More Resilience to Supply and Demand Issues

Like any other commodity, the price of wood pellets goes up and down following market supply and demand. There are certain times when supply outstrips demand before demand catches up again. When supply outstrips demand the price of wood pellet falls. Hence if you have a large wood pellet storage silo you can take advantage of when prices are at their lowest. That’s why I built myself a 15-tonne storage silo even though I only use a maximum of 7 tonnes in a year. That way I can have two years of fuel to help avoid price spikes.

Global wood pellet demand has been increasing year on year and in some markets, supply may struggle to meet demand, hence prices increase – Image: canadianbiomassmagazine.ca

Surplus Bulk Deliveries

Another benefit of having the largest wood pellet storage silo you can accommodate is surplus bulk wood pellet deliveries. The best way to describe what I mean by surplus deliveries is to provide you with an example.

I’d already had my annual bulk wood pellet delivery when several months later I got a phone call from the supplier. They had been doing a round of deliveries in the area and had several tonnes of leftover in the truck. Obviously, they don’t want to be using fuel to transport those wood pellets back to the depot. Therefore they offered me a very good price to accept the delivery of these surplus tonnes of wood pellets. Therefore, by having a large storage silo I could take advantage of this deal. I use between 5-7 tonne per year, but my storage room can take up to 15 tonnes at full capacity.

Blown Wood Pellet Best Practice

Whether you intend to bring in a company to install your wood pellet storage silo or you want to go the DIY route is a good idea to make notes on the points below. While the construction of wood pellet storage silo is a relatively simple job, it’s easy for a bad design to lead to bad quality wood pellets. So even if you want to bring in a company to complete the works, with the information below you can check they are doing it right!

Minimise Pipe Length and Bends

When it comes to bulk wood pellet deliveries you want to keep the length of pipework to an absolute minim. Quite simply the longer the wood pellets spend within the pipework the more opportunity there is for them to get damaged. Furthermore, the longer the pipework the higher fan speed required, again leading to a higher likelihood of damage.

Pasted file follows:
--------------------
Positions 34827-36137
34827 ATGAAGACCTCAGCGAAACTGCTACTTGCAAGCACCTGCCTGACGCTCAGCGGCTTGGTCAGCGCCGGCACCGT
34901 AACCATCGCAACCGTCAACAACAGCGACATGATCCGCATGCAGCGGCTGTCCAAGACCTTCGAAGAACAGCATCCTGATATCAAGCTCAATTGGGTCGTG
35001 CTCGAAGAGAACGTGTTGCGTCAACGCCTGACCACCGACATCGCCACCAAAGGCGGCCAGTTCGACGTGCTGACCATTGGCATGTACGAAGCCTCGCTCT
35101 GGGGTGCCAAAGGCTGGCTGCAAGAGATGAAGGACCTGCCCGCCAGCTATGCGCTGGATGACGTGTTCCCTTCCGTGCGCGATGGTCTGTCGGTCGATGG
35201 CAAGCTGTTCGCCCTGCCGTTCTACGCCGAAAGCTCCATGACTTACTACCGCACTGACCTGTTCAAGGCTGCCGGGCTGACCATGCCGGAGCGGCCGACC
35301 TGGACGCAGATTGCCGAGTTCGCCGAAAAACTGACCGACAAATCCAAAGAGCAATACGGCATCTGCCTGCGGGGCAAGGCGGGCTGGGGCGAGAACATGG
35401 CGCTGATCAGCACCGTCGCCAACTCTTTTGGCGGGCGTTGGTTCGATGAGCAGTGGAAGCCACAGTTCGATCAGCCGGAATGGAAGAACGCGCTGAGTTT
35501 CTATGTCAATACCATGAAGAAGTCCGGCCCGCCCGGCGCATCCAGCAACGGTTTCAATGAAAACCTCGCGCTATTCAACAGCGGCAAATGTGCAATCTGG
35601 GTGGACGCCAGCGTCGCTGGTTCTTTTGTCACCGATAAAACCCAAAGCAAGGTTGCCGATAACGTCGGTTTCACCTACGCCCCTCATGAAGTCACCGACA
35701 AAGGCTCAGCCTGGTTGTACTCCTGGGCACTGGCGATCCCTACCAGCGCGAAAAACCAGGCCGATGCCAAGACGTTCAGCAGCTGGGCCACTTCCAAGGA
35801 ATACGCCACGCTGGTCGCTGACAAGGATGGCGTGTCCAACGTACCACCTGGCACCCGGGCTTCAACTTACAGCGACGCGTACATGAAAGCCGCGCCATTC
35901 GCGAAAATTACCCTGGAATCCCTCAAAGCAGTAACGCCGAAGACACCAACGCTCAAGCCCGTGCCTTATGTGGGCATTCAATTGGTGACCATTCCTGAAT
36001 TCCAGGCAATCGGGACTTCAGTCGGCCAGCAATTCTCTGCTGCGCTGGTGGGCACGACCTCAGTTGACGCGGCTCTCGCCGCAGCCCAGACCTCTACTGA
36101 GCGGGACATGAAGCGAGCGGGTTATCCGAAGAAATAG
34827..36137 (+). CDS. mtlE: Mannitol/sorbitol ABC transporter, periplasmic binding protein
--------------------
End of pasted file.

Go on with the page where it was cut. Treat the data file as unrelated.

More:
The UK Pellet Council states a recommend maximum of 30m of pipework. However, interestingly one UK bulk supplier (liverpoolwoodpellets.co.uk) states that:

“Make sure the access from the truck to the store is less than 18 m. Pellets won’t blow over 20m, it just doesn’t happen.” – Liverpool Wood Pellets

Dust and Bulk Pellet Deliveries

Wood fuel pellets in the US and in Europe are produced to set of standards. These wood pellet grades dictate the density the wood pellets should be produced to, their ash content and moisture content. However, wood pellet grades also dictate that the fuel should have a minimal level of fines (dust). Fines within the pellets reduce combustion efficiency and can even cause some augers in pellet stoves and boilers to become blocked.

Wood pellet delivery pipe work bends
Too many bends and sharp bends in the pipe work will cause your bulk wood pellet delivery to produce excessive fines and broken pellets – UK Pellet Council

When it comes to bulk wood pellet deliveries its very important that the wood pellets are handled with care to avoid the pellets breaking apart and causing dust. The UK Pellet Council provides the following advice:

  • Maximum pipe distance of 30m
  • Avoid pipe bends where possible
  • When bends are required use sweeping bends with a minimum radius of 50cm
  • 4″ Spiral Steel Pipework is ideal
  • Male Camlock fittings with dust caps
  • Visual inspection chamber
Bulk blown wood pellet delivery